U.S. Sen. Joni Ernst, the Republican incumbent, is A-rated against Democratic contender Theresa Greenfield, who carries an F-rating from the NRA. While Ernst supports both the Hearing Protection Act and national reciprocity in addition to backing three successive Trump-nominated Supreme Court justices, Greenfield is strongly endorsed by gun control groups.



While Republican U.S. Sen. Susan Collins was the only member of the GOP to cross the aisle and vote against the Supreme Court nomination of Amy Coney Barrett, she still carries a B-rating from the NRA. Facing her in a tight election is F-rated Maine Speaker of the House Sara Gideon, a Democrat who is backed by Michael Bloomberg's Everytown anti-gun group.



In Congress since 2009, U.S. Sen. Gary Peters is the F-rated Democrat incumbent who is unexpectedly close in the polls against Republican challenger-- West Point graduate and AH-64 Apache pilot John James. Peters supports universal background checks and other gun control initiatives, going so far as to join Giffords in public calls for such efforts.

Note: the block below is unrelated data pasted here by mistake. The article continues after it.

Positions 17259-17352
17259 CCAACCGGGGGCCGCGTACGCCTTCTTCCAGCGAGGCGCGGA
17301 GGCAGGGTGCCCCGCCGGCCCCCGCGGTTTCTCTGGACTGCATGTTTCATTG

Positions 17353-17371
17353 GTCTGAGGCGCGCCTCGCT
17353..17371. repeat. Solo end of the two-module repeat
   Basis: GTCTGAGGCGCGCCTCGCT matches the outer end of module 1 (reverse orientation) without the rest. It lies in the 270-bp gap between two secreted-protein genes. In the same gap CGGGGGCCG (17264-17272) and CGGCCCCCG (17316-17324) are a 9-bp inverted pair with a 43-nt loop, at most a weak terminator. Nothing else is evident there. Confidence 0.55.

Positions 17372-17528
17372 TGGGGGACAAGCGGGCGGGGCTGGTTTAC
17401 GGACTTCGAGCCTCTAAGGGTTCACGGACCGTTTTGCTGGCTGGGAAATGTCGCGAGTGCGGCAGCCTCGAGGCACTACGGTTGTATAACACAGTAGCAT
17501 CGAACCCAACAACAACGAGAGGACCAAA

U.S. Sen. Steve Daines, a Republican with an A+ rating from the NRA, is the incumbent trying to fight off former two-term Montana Gov. Steve Bullock who, despite repeatedly saying he is a hunter that supports the Second Amendment, has also recently said, "No hunter needs a 30-round magazine, a bump stock, or an assault weapon."  While in the Governor's mansion, Bullock repeatedly vetoed bills on gun rights including constitutional carry, which he rejected no less than three different times.

North Carolina 


Incumbent Republican U.S. Sen. Thom Tillis is A-rated, supports pro-Second Amendment bills, and has a voting record both in Congress and in the North Carolina state legislature of preserving concealed carry expansion rights. Tillis is on the ballot against Democrat Cal Cunningham, who has been endorsed by Everytown.

South Carolina


The standard-bearer for the Republican-led effort to approve President Trump's more than 300 federal judicial nominations over the past four years, including three Supreme Court Justices, is U.S. Sen. Lindsay Graham who chairs the Senate Judiciary Committee. A co-sponsor of the national concealed carry reciprocity act, Graham has been an underdog in a fight against Democrat candidate Jaime Harrison who has raised an unprecedented $57 million in campaign cash. Among those helping Harrison smash congressional fundraising records is Everytown and Giffords who have resoundingly endorsed the former chair of the South Carolina Democratic Party.


Voters curious about the records of endorsements for gun rights candidates are encouraged to visit the NSSF's Gun Vote site or the NRA's Political Victory Fund site. Likewise, Brady, Everytown, and Giffords maintain their own on-line databases of endorsements of anti-gun candidates.